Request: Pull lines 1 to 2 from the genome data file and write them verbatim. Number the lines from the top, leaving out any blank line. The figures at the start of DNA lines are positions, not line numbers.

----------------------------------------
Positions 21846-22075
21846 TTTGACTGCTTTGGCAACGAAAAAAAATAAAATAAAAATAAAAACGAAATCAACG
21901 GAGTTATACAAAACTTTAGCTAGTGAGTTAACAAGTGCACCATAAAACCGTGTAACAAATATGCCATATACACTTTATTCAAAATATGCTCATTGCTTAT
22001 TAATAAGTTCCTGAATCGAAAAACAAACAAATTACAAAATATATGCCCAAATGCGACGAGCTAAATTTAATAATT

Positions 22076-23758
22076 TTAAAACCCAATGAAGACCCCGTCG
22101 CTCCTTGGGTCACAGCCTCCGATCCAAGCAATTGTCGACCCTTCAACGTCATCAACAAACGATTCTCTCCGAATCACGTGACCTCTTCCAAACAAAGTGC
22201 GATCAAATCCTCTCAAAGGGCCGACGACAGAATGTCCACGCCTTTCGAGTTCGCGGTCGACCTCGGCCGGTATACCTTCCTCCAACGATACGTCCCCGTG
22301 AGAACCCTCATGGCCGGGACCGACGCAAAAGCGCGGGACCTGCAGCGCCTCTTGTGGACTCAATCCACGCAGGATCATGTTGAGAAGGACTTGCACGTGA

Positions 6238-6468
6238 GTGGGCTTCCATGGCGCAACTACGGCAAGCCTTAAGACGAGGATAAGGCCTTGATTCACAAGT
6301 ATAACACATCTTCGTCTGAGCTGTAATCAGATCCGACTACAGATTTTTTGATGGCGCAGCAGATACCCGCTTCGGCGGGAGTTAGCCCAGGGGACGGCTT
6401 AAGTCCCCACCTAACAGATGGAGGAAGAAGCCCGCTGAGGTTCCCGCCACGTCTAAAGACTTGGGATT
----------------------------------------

Positions 21846-22075
21846 TTTGACTGCTTTGGCAACGAAAAAAAATAAAATAAAAATAAAAACGAAATCAACG